Saturday, 14 April 2012

L Likes and dislikes - our unique individual tastes

We humans are a fascinating species. Just think of the diversity of language and cultures that have evolved in different parts of the world. One thing I find fascinating is the question of tastes – and taste. For example I have a strong aversion to olives, yet I enjoy tasting different olive oils.  I absolutely loathe cilantro, one of the most widely used herbs in South American foods, yet I love anchovies on pizza and in Caesar salad – a choice that causes some of my friends to throw up their hands in disgust.
One of my friends and regular reader of said “enough with the cilantro already- we know you hate the stuff”. But as the sole anti-cilantro diner in our group of about 12 foodies, I feel strangely compelled to justify my aversion.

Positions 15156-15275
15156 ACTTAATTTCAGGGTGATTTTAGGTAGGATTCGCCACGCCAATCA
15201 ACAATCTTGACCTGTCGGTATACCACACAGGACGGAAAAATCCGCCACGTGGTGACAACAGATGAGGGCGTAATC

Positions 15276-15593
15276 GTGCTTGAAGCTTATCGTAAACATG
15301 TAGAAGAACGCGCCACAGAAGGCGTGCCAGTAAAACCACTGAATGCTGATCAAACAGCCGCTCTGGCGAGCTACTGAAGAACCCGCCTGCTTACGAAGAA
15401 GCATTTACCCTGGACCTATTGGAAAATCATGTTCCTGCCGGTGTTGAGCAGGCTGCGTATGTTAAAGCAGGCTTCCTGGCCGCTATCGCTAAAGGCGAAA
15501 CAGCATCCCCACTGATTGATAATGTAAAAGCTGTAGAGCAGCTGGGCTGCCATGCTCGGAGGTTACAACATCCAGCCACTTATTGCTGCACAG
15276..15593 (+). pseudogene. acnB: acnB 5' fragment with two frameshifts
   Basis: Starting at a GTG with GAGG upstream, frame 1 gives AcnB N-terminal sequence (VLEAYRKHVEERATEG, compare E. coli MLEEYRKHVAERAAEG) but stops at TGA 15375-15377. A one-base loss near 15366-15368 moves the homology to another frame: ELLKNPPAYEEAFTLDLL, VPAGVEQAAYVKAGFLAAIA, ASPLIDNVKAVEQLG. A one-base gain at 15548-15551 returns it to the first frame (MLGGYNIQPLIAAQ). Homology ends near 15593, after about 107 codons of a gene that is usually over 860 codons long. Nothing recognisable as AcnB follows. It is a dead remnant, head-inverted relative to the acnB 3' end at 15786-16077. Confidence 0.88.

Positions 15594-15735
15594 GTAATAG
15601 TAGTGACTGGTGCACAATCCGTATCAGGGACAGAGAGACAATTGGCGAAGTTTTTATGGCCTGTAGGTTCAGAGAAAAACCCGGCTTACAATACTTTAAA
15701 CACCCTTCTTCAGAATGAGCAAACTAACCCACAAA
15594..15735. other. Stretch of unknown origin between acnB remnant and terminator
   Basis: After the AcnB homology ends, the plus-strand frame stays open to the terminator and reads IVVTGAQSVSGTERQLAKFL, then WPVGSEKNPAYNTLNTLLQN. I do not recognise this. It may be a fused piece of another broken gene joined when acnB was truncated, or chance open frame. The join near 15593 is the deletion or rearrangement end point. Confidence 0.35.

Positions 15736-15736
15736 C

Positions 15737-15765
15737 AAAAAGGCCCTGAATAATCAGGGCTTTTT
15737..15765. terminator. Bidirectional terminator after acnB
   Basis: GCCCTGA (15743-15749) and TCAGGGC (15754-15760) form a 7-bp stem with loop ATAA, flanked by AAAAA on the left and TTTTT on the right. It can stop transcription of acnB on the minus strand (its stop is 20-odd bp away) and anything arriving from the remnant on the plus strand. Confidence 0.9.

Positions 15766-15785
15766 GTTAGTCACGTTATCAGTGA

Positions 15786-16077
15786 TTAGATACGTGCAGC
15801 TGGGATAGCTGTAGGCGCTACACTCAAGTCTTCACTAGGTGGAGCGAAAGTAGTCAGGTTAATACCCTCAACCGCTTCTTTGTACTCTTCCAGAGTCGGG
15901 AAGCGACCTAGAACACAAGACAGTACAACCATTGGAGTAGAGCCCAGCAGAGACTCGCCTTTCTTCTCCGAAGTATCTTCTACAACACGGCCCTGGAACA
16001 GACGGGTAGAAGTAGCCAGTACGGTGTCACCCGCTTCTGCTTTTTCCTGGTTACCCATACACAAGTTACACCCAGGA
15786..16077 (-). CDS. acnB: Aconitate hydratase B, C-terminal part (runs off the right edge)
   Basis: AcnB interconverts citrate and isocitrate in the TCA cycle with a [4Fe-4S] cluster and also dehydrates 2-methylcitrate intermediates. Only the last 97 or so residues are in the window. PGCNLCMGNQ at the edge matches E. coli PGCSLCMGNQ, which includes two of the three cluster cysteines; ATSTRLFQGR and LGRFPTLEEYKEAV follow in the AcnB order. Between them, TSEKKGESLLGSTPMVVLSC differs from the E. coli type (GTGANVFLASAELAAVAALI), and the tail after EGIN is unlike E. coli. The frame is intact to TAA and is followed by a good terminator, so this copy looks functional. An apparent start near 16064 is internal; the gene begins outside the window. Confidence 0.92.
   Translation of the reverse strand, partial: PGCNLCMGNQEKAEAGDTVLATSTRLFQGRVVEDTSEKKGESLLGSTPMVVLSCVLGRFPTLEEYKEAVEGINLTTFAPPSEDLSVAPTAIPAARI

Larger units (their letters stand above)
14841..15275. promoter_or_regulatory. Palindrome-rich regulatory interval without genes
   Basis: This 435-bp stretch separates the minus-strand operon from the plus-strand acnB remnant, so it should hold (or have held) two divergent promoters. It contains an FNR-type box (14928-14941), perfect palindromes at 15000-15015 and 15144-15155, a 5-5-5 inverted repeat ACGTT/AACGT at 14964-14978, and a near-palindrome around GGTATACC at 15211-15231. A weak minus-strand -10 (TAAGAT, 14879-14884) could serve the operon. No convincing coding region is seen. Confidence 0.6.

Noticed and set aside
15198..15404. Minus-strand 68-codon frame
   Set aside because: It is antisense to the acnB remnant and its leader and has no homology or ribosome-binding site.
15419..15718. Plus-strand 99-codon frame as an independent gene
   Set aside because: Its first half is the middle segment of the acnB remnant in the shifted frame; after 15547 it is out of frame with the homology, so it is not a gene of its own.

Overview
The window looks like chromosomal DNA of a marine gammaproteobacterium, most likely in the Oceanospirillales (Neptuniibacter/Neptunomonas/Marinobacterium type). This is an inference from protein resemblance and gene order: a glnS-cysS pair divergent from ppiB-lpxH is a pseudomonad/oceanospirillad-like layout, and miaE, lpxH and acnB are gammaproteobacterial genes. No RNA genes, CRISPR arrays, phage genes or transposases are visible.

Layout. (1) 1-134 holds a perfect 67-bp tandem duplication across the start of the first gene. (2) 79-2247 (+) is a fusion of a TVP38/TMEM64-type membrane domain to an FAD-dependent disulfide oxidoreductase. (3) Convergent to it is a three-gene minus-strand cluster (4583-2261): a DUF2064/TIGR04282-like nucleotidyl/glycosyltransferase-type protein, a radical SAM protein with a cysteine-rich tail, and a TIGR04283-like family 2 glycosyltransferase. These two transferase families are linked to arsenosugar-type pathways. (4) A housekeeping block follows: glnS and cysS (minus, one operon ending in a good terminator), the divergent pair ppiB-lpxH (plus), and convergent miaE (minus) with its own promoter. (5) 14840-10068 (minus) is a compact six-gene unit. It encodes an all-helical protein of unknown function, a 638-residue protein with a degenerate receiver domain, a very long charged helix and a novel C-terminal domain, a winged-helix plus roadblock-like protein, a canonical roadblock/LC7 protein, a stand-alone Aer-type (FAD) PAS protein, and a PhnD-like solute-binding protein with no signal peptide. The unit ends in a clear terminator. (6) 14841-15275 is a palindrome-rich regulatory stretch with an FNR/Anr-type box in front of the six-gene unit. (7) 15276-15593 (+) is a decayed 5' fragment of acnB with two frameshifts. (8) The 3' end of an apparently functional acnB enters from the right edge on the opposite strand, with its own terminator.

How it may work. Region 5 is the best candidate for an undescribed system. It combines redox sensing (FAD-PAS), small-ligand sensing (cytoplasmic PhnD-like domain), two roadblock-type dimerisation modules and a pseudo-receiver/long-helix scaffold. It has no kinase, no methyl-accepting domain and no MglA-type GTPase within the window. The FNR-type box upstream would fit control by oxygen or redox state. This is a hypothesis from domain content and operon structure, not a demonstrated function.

So here goes with some cilantro factoids.
Some revered chefs hate cilantro too. Julia Child is famous for her remarks in a Larry King interview that she dislikes cilantro so much that she picks it out of a dish and throws it onto the floor.
It seems that there is a biological reason for the anti-cilantro brigade to loathe the stuff as much as we do. Two genetic polymorphisms that occur in about a quarter of different populations, confer the trail of tasting a nasty soapy flavour when the dread herb enters the mouth. Twin studies also suggest strongly that cilantro-hating is a genetic characteristic. 
I bet that if anyone cared to look for it, there would be genetic polymorphisms that  contribute to the anti-olive and anti-anchovy brigade too.

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